Reza Pahlavi, the last heir apparent to the defunct throne of the Imperial State of Iran and the current head of the exiled House of Pahlavi speaks during an interview with Reuters in Washington, U.S., January 3, 2018. REUTERS/Joshua Roberts|
Reporting | Middle East
Diplomacy Watch: Ukraine risks losing the war — and the peace

Diplomacy Watch: Ukraine risks losing the war — and the peace


This week, Ukrainian President Volodymyr Zelensky offered his starkest warning yet about the need for new military aid from the United States.

“It’s important to specifically address the Congress,” Zelensky said. “If the Congress doesn’t help Ukraine, Ukraine will lose the war.”

keep readingShow less
Japan debuts as a weapons exporter

Japan's Prime Minister Fumio Kishida sits in a F/A-18 Hornet fighter jet as he boards the USS Ronald Reagan, a Nimitz-class nuclear-powered supercarrier, at Sagami Bay, off Yokosuka, south of Tokyo, Japan November 6, 2022. REUTERS/Tim Kelly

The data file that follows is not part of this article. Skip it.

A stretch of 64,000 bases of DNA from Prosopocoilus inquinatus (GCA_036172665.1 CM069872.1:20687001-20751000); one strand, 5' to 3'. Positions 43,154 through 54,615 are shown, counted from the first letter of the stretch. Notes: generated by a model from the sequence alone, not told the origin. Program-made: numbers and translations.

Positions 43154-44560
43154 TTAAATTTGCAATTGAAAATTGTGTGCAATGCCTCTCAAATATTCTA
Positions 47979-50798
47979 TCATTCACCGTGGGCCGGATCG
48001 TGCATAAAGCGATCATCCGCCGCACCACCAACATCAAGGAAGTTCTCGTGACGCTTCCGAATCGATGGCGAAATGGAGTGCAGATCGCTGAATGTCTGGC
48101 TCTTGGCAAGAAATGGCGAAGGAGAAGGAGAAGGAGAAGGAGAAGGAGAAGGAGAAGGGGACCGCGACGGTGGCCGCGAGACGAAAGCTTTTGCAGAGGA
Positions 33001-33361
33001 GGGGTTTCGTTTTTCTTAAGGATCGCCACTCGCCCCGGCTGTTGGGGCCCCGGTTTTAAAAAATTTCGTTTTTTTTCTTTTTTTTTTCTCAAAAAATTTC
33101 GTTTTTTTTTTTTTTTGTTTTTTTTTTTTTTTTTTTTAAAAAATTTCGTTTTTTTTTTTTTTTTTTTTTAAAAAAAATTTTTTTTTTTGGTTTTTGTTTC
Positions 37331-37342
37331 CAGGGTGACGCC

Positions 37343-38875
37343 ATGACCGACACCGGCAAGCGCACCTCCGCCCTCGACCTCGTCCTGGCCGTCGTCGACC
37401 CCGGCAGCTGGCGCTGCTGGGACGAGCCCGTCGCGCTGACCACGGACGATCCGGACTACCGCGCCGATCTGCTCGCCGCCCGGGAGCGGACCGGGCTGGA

Japan debuts as a weapons exporter


Japan has gone through a gradual process of dismantling its self-imposed ban on exporting lethal weapons, a process that reached a new plateau with last month’s decision to permit the export to third countries of the next-generation fighter aircraft to be developed jointly with the United Kingdom and Italy.

When this policy change is read in conjunction with the U.S.-Japan Joint Leaders’ Statement issued on April 10, 2024, it is likely that Japan has agreed to jointly develop and produce missiles with the United States and export them to third countries. (It also marks the latest development in its departure from its pacifist defense policy that dates back to the immediate post-World War II era.) This article tries to explain the background and implications of Japan’s policy changes.

keep readingShow less
DOD budget reform panel's elephant in the room: Bad strategy

Andrew Angelov via

DOD budget reform panel's elephant in the room: Bad strategy

Military Industrial Complex

A Pentagon reform panel almost entirely comprised of industry insiders has suggested that the department scrap its budgeting system.

In its place, the group unsurprisingly proposed that the Defense Department implement a new system that the panel considers better suited to “embrace changes” so that the Pentagon can “respond effectively to emerging threats” and leverage technological advancements.

keep readingShow less

Israel-Gaza Crisis